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The Creation at PBO

Pbo3 * Notes * 
Nicholas McGegan and Philharmonia Baroque Orchestra end the season with five performances of The Creation by Haydn. Last night's offering in Berkeley was gratifying and jubilant. McGegan kept the proceedings vivacious, and only a few moments were chaotic, most evident in the end of Part II. The dynamics throughout were distinct. The chorus had a translucent sound.

The three soloists were obviously talented. Baritone Philip Cutlip was easy to understand and could always be heard. His duet with soprano Dominique Labelle in Part III was playful and winsome. Labelle sang pleasantly, and was never shrill. Her sturdy voice was only lost briefly in the "The marv'lous work beholds amaz'd," which is sung with the chorus. Her trills in the first aria of Part II ("O mighty pens") were most impressive. The tenor, Thomas Cooley, sang with ease. His bright voice did not sounded pressed when singing high notes, and his diction was clear. One particularly appreciated his pianissimo in the recitative "And God created man."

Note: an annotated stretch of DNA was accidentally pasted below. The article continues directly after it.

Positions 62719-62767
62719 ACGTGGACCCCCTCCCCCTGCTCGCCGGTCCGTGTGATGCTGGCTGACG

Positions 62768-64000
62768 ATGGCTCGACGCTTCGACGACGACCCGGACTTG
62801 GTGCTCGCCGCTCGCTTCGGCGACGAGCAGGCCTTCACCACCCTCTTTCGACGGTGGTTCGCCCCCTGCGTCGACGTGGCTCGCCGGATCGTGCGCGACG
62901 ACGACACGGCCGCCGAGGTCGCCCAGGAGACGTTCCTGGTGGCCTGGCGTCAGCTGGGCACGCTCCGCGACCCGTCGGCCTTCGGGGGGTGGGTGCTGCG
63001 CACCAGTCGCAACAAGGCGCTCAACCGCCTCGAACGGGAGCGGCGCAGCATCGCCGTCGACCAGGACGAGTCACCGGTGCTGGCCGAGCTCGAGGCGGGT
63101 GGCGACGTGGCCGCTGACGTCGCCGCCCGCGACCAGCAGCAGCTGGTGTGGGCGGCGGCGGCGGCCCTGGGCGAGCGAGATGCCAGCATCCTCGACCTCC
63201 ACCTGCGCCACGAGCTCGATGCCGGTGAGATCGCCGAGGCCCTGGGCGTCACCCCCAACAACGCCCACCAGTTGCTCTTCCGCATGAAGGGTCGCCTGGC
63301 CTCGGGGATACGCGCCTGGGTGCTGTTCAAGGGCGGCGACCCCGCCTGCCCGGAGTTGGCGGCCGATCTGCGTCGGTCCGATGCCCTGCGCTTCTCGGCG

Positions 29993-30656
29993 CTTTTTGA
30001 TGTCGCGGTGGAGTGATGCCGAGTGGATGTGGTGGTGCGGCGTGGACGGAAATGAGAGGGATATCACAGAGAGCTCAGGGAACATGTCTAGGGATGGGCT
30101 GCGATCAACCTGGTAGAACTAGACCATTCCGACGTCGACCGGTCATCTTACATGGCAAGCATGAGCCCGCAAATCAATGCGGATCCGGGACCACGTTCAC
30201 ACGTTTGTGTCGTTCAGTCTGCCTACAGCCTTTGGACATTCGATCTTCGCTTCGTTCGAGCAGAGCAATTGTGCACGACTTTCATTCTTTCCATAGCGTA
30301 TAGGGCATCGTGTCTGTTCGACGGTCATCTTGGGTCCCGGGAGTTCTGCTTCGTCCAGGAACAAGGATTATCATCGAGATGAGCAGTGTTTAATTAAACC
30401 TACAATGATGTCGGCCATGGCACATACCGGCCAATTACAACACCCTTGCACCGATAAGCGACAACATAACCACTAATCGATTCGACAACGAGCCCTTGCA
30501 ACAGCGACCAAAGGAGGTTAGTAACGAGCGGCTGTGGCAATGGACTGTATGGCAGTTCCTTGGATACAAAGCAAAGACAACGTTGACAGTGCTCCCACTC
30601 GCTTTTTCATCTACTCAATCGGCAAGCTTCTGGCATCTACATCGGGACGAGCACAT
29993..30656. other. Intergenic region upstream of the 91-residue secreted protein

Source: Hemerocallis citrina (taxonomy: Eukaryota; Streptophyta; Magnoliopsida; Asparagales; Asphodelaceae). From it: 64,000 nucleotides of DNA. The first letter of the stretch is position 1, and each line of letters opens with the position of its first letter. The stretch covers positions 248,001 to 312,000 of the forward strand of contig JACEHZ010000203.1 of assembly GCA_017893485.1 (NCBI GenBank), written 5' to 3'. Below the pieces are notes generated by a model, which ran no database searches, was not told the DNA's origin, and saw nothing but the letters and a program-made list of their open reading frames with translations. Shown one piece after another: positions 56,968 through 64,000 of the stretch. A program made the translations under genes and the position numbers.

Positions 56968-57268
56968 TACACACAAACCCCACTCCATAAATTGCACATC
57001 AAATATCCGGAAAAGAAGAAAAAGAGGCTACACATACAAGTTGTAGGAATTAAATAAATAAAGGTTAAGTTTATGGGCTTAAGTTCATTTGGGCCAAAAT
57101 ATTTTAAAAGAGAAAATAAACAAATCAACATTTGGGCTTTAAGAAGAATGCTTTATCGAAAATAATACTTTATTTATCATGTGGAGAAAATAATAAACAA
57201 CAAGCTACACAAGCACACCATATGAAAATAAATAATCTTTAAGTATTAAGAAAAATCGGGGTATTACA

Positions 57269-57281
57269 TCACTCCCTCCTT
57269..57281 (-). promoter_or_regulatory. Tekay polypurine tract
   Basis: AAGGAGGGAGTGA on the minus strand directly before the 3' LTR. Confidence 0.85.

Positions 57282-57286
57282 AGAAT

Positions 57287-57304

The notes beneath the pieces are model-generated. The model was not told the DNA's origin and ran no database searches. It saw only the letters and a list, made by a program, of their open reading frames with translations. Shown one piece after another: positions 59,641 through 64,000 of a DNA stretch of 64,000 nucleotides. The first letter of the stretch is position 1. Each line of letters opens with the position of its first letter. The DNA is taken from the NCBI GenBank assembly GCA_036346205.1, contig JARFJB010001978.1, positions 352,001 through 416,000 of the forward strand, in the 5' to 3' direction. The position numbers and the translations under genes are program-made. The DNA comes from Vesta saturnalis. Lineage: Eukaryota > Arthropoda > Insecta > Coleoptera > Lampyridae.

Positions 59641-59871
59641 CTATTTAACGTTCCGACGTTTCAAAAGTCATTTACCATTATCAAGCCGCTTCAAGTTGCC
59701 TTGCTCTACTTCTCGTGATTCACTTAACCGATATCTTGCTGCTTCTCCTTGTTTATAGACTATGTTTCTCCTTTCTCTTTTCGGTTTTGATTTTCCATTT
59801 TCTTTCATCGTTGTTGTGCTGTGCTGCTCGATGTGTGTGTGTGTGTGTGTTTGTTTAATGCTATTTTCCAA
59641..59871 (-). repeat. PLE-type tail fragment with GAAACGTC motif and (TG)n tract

* Tattling * 
The audience members in the first three rows seemed rather quiet, only intermittently giggling at the jolly text.

Vänskä conducts Larcher, Mendelssohn, & Vaughan Williams at SFS

Vanska_hi_res * Notes * 
This week Osmo Vänskä conducts San Francisco Symphony in a program of Larcher, Mendelssohn, and Vaughan Williams. Thomas Larcher's eerie, cinematic Red and Green required a large number of instruments, yet was played with tasteful restraint. The sound was never overpowering, even when two of the trombone players hit their instruments with sticks. The brass sounded clear. The dynamic contrasts were impressive. Mendelssohn's Violin Concerto in E minor, Opus 64 featured concertmaster Alexander Barantschik, who was comfortable playing with the orchestra, and listened to the other musicians intently. It was a subtle, elegant rendering. The two horns and two trumpets were together, and were not muddy. After intermission came A London Symphony from Vaughan Williams. The piece ranges from atmospheric to gaudy, but was played well. The horn solo in the second movement Lento was strong, as was the solo violin in the third movement Scherzo.

* Tattling * 
Last night there was some whispering during the first San Francisco performance of the Larcher, but the composer received hearty applause and even a "bravo" when he came to the stage. A watch alarm was heard at 10pm near the end of the Vaughan Williams. I was particularly ill-behaved during this piece, for some reason, I lack the maturity necessary to control my laughter. The Big Ben references made me titter. Unfortunately, I lost my composure when the person in Section E Seat A 9 of the First Tier put her shoeless (but stockinged) foot up upon the railing.